So I have given over my Christmas/Thank you cards and presents – small tokens of appreciation as much as Christmas presents, not even considering for a second that I might be getting something myself. (Honestly .. I’m not just saying that to sound modest!) But it seems that I did have some presents coming my way – and what lovely gifts!
The Shirt Company Christmas card
Donna at The Shirt Company took me on for one day’s work in August 2010 and I have worked with her ever since. At times I’ve spent the majority of my week there, dealing with everything from PR and marketing to the website and budgeting – it’s been a really hands on experience. Anyway, Donna sent me over a ridiculously indulgent present which I officially received by courier just today – I will be getting the Cowgroom Maintenance treatment at the Cowshed spa in Shoreditch House. The blurb goes something like this:
“Two therapists work in synchronised movements ensuring complete pampering and relaxation. All treatments begin with the feet and an invigorating exfoliation with peppermint salt scrub. This is followed by a forehead pressure point massage and a de-stressing shoulder massage to prepare you for your chosen Cowgroom.”
I’m having the Cowgroom ‘Maintenance’ – an all-encompassing MOT for tired bods like mine! A Cowshed Facial, Eyebrow Tidy and Cowshed Manicure (or Pedicure). I literally cannot wait!
Then yesterday I did my last day’s work with Sasha at LibertyLondonGirl.com, who clearly needs no introduction with her 40,000 odd Twitter followers and winning of awards. I was frantically beavering away not only trying to get all Sasha’s receipts in order (so that she can complete her tax return) but also surreptitiously ordering a festive bouquet of flowers from Rebel Rebel for her. At the end of the day when I was just about ready to start packing up Sasha started murmuring about Christmas presents and before I knew it not one, but two bags were thrust in my direction..
One contained the most chic, yet somehow also eccentric (green with a pink bookmark – I love it!) notebook from Smythson of Bond Street, the elegant stationery brand whose sleek notebooks I have always coveted but never dared dream I’d be able to lay my clammy mitts on. The front cover says ‘Dreams and Thoughts’ – highly appropriate for me considering I’m always either away with the fairies pondering or making lists! I may have to get my fountain pen out to scrawl in this bad boy.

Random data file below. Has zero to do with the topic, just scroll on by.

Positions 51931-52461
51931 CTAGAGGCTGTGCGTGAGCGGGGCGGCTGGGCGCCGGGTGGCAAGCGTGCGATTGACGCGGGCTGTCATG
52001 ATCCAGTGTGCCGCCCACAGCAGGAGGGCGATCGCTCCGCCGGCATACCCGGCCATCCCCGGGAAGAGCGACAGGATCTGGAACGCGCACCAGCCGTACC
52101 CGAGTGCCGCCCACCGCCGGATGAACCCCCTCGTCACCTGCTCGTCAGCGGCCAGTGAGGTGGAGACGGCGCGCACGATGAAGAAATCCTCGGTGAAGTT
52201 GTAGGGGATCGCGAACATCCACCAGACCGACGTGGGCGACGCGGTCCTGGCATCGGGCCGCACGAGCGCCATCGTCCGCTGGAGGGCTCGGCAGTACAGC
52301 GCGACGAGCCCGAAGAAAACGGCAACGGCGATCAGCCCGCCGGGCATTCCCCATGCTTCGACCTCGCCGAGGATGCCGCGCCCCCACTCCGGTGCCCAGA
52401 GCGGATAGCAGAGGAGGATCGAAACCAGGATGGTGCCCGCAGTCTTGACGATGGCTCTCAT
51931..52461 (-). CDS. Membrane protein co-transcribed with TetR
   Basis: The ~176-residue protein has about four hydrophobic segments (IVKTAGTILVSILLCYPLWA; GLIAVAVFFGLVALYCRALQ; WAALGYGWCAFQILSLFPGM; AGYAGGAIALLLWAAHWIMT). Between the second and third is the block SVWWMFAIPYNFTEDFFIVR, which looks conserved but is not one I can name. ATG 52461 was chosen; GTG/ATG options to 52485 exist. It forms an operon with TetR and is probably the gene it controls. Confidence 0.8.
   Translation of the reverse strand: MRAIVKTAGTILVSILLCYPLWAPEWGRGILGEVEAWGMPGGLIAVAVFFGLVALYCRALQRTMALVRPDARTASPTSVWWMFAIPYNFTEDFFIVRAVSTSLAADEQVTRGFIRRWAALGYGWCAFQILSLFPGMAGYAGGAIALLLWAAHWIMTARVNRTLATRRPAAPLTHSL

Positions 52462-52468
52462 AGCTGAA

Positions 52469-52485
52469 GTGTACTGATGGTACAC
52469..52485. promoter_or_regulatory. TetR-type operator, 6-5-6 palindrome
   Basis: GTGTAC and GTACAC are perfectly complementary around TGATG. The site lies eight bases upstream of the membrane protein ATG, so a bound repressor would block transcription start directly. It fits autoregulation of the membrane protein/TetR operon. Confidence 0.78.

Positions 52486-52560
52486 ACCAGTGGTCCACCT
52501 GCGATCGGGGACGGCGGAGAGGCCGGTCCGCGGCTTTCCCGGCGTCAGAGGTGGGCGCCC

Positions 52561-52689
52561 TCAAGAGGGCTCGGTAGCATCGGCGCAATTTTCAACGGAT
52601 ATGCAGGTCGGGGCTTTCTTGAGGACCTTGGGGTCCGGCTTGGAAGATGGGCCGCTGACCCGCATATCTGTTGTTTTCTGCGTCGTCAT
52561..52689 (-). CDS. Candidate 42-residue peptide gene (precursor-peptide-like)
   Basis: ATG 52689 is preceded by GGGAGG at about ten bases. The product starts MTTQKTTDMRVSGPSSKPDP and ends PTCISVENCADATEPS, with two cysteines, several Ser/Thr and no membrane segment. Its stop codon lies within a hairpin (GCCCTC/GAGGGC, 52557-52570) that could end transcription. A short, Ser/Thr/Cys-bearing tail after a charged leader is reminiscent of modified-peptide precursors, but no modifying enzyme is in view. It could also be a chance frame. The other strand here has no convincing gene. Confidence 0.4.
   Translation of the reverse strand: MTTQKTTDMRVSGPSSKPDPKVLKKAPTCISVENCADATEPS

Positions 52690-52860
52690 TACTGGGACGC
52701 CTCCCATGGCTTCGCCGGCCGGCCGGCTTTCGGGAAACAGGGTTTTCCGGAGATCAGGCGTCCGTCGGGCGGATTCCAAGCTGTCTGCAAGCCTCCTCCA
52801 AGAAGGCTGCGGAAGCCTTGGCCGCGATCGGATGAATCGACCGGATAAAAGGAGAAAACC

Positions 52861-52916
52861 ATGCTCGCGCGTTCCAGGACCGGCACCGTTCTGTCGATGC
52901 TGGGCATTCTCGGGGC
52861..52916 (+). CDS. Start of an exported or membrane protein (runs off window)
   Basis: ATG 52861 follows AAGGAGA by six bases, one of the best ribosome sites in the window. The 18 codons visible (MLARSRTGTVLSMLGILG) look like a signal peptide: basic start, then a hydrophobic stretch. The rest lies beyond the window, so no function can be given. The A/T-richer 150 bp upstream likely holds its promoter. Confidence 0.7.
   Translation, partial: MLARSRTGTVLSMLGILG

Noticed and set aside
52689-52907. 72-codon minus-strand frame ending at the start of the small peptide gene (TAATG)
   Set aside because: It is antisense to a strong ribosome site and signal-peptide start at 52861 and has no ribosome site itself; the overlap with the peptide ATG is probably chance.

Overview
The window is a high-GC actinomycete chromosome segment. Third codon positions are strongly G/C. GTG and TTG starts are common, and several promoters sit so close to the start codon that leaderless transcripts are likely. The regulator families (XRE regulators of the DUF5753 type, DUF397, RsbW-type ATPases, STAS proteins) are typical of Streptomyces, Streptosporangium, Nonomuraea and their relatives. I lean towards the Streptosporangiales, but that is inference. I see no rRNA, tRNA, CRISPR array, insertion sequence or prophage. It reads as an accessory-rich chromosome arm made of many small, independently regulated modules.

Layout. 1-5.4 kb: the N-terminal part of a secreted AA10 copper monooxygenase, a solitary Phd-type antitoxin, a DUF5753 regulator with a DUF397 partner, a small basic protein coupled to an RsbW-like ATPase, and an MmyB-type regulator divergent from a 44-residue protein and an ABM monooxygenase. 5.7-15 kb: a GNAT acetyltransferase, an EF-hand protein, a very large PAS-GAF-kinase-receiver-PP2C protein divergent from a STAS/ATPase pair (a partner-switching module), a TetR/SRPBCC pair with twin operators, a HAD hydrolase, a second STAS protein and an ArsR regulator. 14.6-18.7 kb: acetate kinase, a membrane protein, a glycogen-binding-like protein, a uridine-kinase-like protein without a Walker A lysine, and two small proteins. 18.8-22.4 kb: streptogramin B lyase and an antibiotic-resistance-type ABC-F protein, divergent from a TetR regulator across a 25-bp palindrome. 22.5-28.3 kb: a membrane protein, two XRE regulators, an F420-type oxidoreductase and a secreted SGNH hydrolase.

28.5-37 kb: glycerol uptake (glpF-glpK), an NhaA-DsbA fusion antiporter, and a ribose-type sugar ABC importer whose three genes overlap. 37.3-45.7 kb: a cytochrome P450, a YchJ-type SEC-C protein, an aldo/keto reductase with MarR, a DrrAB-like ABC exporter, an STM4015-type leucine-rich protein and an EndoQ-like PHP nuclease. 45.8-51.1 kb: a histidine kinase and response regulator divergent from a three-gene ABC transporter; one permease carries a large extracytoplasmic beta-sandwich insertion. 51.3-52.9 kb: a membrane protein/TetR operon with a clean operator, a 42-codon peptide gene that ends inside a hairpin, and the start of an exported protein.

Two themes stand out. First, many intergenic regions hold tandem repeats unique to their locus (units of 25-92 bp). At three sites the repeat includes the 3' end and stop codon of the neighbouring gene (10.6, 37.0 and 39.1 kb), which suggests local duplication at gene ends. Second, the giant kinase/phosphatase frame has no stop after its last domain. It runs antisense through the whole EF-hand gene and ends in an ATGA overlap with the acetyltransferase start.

And as if that wasn’t enough, the second bag contained – and this was most definitely too much – the most beautiful faux snakeskin bag in a delicious berry hue from Angel Jackson. I am beyond delighted with it – indeed, both gifts are so me – and I think I was so overwhelmed that I felt altogether emotional as I stumbled out of Sasha’s office for the last time to walk home smiling absentmindedly like a goon.
Holly Wilcox‘s jewellery really reminds me of both the sea and forest. The intricate detailing and seemingly whipped shapes are both fragile and striking. Holly gave me an insight into her beautiful works..
How did you get started in jewellery?
I’ve always enjoyed making things, but I realised my love for jewellery design at an afternoon workshop when I was 15. I made a ring from sterling silver (which I still have today!) and was hooked from the moment the solder ran…There’s nothing more satisfying than manipulating a piece of solid metal into a different form!
Your pieces remind me of the sea and woodland berries – are you interested in nature?
Yes – growing up in a costal village has given me a real interest in nature. I love photographing and drawing all the ihe interesting little details in plants, and picking up smoothed seaglass and stones from the beach. What I find most interesting about nature is the life cycle everything goes through, from teeny tiny buds starting to flower to the crinkled leaves falling from trees. Even the view of the countryside from my window back home is inspiring.
What else inspires you?
So many things! My everyday surroundings, whether it’s an interesting leaf found on the ground, to discovering a jeweller with gorgeous work I’ve never seen before. Meeting other artists and designers and hearing them talk passionately about their own work is inspiring too.
Which jewellers do you admire?
I absolutely love Ruth Tomlinson’s intricate work – my favourites are in her ‘Flora’ collection. The use of porcelain next to precious metal creates pieces so delicate and beautiful. I also admire Ruth Wood and love the organic qualities of her jewellery.
What’s the one piece of jewellery you never take off?
I constantly wear a little delicate gold ring, which was actually a bit of an experiement but turned out beautifullly and may well lead to the next collection…and I’m also currently enjoying wearing one of my own ‘Cluster’ bangles. I tend to go through phases with my favourite piece of the moment and wear it all the time till I change my mind to the next one!
Where do you see yourself in 5 years’ time?
I would love nothing more than to still be designing and making jewellery and perhaps be running my own gallery filled with beautiful objects…watch this space!